Al says: Brewers get the nod here.
Who is Ryan Howard? Game-changing monster or terrific mistake hitter? Know this: When Howard is in a groove, there’s no one you’d rather have at the with runners on base, needing a few runs. When he’s scuffling, he’s just brutal. Terrible defender (18 errors at first base). Majestic, often otherworldly specimen of a hitter who can literally carry a team for weeks at a time (hit .273/.356/.593 with 40 homers since May 15). Unlike 2007 he was healthy all year and put up the counting stats to show it. We’ve learned to love Howard for what he is, and have no intentions of throwing out the beautiful baby with the somewhat putrid bathwater.
Prince Fielder (34 HR, 102 RBI, .276, 84 BB, .372 OBP, .507 SLG) came on strong in September after a largely mediocre first 130 games. Even though his numbers are down from a 50-HR, 116-RBI season in 2007, the lefty swinger is a threat to take it out of the park at any time. With 134 strikeouts, Fielder is one of five Brewers with triple digits in that category. A likely candidate for the DH role as he grows older, Fielder committed 17 errors in 2008.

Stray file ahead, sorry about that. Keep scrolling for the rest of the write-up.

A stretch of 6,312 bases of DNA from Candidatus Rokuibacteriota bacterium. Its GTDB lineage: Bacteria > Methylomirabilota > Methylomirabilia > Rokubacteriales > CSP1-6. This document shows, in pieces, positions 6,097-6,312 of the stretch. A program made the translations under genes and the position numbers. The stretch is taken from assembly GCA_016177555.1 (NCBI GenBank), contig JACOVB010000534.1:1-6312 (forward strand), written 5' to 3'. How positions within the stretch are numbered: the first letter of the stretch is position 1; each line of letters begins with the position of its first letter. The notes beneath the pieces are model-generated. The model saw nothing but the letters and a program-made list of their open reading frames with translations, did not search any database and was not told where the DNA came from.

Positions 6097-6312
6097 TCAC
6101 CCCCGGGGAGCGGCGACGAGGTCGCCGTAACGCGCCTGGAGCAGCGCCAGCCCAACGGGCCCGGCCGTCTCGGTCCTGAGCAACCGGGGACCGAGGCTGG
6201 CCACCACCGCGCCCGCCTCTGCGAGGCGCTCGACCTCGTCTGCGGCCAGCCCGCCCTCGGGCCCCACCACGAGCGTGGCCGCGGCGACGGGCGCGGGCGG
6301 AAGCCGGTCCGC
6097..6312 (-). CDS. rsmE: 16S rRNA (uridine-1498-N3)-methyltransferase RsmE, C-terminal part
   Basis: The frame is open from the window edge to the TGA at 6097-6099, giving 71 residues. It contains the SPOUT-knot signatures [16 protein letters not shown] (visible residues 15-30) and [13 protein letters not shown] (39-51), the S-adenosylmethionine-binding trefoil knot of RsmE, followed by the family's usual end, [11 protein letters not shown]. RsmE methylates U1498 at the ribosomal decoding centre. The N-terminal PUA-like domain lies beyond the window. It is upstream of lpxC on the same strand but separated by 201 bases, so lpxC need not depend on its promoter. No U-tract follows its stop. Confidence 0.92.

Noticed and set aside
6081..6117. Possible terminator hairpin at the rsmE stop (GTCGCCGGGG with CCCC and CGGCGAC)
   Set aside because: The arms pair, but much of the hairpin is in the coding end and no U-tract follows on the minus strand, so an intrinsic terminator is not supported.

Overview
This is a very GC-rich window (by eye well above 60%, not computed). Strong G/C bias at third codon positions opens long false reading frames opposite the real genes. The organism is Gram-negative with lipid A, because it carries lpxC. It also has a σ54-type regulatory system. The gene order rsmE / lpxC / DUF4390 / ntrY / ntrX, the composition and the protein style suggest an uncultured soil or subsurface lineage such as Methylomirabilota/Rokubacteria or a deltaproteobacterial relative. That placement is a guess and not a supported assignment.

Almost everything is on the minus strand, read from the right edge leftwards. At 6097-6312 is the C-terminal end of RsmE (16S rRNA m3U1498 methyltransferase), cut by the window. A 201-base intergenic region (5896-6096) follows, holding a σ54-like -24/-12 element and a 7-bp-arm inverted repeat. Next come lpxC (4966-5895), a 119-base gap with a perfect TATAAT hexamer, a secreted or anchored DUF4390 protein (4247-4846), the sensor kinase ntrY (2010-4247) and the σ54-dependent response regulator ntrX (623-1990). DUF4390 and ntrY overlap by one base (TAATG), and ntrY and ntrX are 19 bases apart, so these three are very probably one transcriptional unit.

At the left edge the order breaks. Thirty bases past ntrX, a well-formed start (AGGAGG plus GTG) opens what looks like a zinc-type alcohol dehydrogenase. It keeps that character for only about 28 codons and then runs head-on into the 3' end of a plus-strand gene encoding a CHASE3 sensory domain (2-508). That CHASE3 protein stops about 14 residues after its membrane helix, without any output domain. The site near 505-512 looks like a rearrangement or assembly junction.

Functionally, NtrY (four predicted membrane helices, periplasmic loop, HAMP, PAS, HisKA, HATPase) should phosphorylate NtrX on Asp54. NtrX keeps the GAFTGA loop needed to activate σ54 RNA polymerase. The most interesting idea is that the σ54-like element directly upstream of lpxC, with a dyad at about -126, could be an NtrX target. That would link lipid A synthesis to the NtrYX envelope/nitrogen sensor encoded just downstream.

Peter says: Edge: Phillies, barely. You're great, Prince, but Howard's better.
Al says: Phillies and their MVP candidate get the nod here, but Fielder can mash.
What happened? The first six weeks of the season appeared to be the start of the inevitable MVP campaign for Chase Utley. Then suddenly the bad thing happened. His power all but disappeared (11.53 AB/HR through the end of May; 27.71 AB/HR thereafter). Whispered rumors of a hip injury needing rest and/or surgery have circulated for weeks now. Nonetheless, an 80 percent Utley is still the best second baseman in the league. Add in his Gold Glove-caliber defense, and you have a truly special player who should seriously contend for an MVP award one day. A World Series MVP? We can hope.
This is the one of two changes to the lineup made by interim manager Dale Sveum. Switch-hitting Ray Durham (370 AB, 6 HR, 45 RBI, 35 2B, 53 BB, .380 OBP) now gets most of the starts over erratic Rickie Weeks (.234, 14 HR, 46 RBI, 115 K, 66 BB and 19 SB in 475 AB). The veteran Durham has been nagged by hamstring problems, so it remains to be seen how much he will play. Weeks can tantalize with his bat speed, and the ball jumps when he connects, but hand and wrist injuries plus prolonged slumps have kept his career average under .250.
Peter says: Edge: Phillies. The best defensive and offensive second baseman on the planet.
Al says: No-brainer. Utley, both at bat and defensively.